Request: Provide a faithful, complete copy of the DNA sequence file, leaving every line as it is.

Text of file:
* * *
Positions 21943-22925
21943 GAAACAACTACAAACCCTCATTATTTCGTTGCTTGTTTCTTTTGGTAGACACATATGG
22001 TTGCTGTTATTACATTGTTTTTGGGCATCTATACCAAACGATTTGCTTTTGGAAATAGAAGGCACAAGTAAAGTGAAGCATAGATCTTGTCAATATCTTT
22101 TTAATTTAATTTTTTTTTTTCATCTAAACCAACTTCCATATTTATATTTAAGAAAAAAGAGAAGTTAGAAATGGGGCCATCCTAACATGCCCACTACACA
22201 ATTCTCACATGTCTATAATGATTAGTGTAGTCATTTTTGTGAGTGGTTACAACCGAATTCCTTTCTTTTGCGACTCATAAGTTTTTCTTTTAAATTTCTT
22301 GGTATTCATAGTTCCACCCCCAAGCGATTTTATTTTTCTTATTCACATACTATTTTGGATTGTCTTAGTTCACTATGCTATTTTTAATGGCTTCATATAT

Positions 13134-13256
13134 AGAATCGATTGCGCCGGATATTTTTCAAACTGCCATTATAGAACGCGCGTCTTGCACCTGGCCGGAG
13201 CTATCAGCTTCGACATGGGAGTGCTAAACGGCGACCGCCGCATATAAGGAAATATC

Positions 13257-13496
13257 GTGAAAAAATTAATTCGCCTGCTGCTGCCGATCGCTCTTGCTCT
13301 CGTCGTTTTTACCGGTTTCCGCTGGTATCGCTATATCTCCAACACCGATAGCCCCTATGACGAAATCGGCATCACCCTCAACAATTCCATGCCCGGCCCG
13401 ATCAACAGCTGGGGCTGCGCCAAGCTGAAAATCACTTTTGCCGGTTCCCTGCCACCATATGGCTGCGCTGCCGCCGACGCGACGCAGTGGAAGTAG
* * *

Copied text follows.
Positions 21943-22925
21943 GAAACAACTACAAACCCTCATTATTTCGTTGCTTGTTTCTTTTGGTAGACACATATGG
22001 TTGCTGTTATTACATTGTTTTTGGGCATCTATACCAAACGATTTGCTTTTGGAAATAGAAGGCACAAGTAAAGTGAAGCATAGATCTTGTCAATATCTTT
22101 TTAATTTAATTTTTTTTTTTCATCTAAACCAACTTCCATATTTATATTTAAGAAAAAAGAGAAGTTAGAAATGGGGCCATCCTAACATGCCCACTACACA
22201 ATTCTCACATGTCTATAATGATTAGTGTAGTCATTTTTGTGAGTGGTTACAACCGAATTCCTTTCTTTTGCGACTCATAAGTTTTTCTTTTAAATTTCTT
22301 GGTATTCATAGTTCCACCCCCAAGCGATTTTATTTTTCTTATTCACATACTATTTTGGATTGTCTTAGTTCACTATGCTATTTTTAATGGCTTCATATAT

Positions 13134-13256
13134 AGAATCGATTGCGCCGGATATTTTTCAAACTGCCATTATAGAACGCGCGTCTTGCACCTGGCCGGAG
13201 CTATCAGCTTCGACATGGGAGTGCTAAACGGCGACCGCCGCATATAAGGAAATATC

Positions 13257-13496
13257 GTGAAAAAATTAATTCGCCTGCTGCTGCCGATCGCTCTTGCTCT
13301 CGTCGTTTTTACCGGTTTCCGCTGGTATCGCTATATCTCCAACACCGATAGCCCCTATGACGAAATCGGCATCACCCTCAACAATTCCATGCCCGGCCCG
13401 ATCAACAGCTGGGGCTGCGCCAAGCTGAAAATCACTTTTGCCGGTTCCCTGCCACCATATGGCTGCGCTGCCGCCGACGCGACGCAGTGGAAGTAG